You’ve lost me.
In September, I had decided to vote for you. I attended an event at the college where I work, at which you were interviewed by two members of our faculty. You spoke about your ideas for reforming House procedures to encourage more bipartisan action. You were reasonable, thoughtful, and knowledgeable. You presented yourself as an experienced member of Congress who wants to work with Democrats on legislation that benefits the country.
I was impressed by you that day. And I was proud to say, “That’s my congressional representative. He’s a real moderate. He’s one of the good guys in Congress that’s standing above the terrible partisan rhetoric. He doesn’t attack people in the other party. He works with them.”
Throughout most of October I was still planning to vote for you. And then your campaign literature started arriving in my mailbox. And my phone started to ring in the evenings with people calling from your campaign.
My moderate, “problem-solving” congressional representative turned into a hateful politician, distributing unflattering images of his opponent and taking one minor position that she has held and using it to incite irrational fears in the members of his district.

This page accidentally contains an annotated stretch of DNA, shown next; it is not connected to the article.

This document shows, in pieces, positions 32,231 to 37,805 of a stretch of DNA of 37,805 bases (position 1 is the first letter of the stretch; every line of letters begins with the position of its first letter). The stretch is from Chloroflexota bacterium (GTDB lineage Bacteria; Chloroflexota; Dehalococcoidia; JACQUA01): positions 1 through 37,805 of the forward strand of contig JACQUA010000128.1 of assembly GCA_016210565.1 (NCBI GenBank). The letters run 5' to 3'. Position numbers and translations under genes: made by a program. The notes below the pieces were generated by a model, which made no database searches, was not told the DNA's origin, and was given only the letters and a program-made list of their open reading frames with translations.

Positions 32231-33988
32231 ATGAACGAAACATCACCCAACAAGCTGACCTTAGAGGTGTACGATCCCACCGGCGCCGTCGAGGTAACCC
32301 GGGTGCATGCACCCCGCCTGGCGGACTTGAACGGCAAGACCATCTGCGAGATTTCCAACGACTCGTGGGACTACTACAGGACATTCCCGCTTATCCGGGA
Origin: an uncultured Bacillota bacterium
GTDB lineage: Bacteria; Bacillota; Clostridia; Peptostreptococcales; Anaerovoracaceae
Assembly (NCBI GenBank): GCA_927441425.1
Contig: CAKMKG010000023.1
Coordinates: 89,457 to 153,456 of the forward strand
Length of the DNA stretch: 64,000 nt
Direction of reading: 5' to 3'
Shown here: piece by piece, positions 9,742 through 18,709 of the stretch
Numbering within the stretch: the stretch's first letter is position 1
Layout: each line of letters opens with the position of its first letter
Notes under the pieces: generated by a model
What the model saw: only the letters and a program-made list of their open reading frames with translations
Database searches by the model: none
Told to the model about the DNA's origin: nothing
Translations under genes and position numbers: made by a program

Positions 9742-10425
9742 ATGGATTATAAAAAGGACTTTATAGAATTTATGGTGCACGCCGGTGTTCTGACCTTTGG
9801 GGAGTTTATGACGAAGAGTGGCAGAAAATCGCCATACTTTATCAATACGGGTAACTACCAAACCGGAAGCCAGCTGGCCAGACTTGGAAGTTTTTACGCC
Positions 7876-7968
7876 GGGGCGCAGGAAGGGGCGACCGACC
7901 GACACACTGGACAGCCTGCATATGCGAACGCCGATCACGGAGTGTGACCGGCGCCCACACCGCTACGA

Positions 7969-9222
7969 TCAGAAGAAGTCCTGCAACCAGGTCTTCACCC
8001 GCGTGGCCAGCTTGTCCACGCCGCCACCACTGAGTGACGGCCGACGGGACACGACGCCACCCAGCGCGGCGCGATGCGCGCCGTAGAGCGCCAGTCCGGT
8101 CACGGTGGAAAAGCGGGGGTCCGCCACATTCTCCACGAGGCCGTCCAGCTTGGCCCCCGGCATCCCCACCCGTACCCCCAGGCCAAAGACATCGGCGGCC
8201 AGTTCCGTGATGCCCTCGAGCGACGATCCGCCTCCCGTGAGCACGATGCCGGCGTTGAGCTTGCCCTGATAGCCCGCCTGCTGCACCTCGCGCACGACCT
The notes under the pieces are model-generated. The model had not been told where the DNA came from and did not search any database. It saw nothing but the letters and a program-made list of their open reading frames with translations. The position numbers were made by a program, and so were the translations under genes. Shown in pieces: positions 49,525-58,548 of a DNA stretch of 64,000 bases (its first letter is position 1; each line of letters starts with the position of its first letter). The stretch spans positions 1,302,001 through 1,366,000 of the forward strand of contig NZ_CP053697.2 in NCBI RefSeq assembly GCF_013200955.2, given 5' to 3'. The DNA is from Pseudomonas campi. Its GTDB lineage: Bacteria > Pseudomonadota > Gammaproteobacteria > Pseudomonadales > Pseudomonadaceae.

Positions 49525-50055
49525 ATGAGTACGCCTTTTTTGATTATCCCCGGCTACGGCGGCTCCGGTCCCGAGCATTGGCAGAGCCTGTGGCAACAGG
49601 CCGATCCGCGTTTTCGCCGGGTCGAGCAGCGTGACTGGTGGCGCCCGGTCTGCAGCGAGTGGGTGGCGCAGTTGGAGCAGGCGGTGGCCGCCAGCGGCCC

You know what I’m talking about.
I don’t know who the real Tom Reed is. I don’t know if you are really the guy who impressed me in September or the guy who lets his political party and his campaign staff talk him into running the worst kind of negative campaign. Or if you’re even the guy who actually believes those things you put in your advertisements.
I don’t believe them. And I don’t believe in you anymore.
I’m sorry, Tom. You don’t have my vote on Tuesday.
I continue to hope that the Tom that I saw in September is the real Tom. But if he is, then he needs to start acting like that consistently, not just when he’s speaking at a college forum, but also when he’s on the campaign trail.
Your faithful constituent,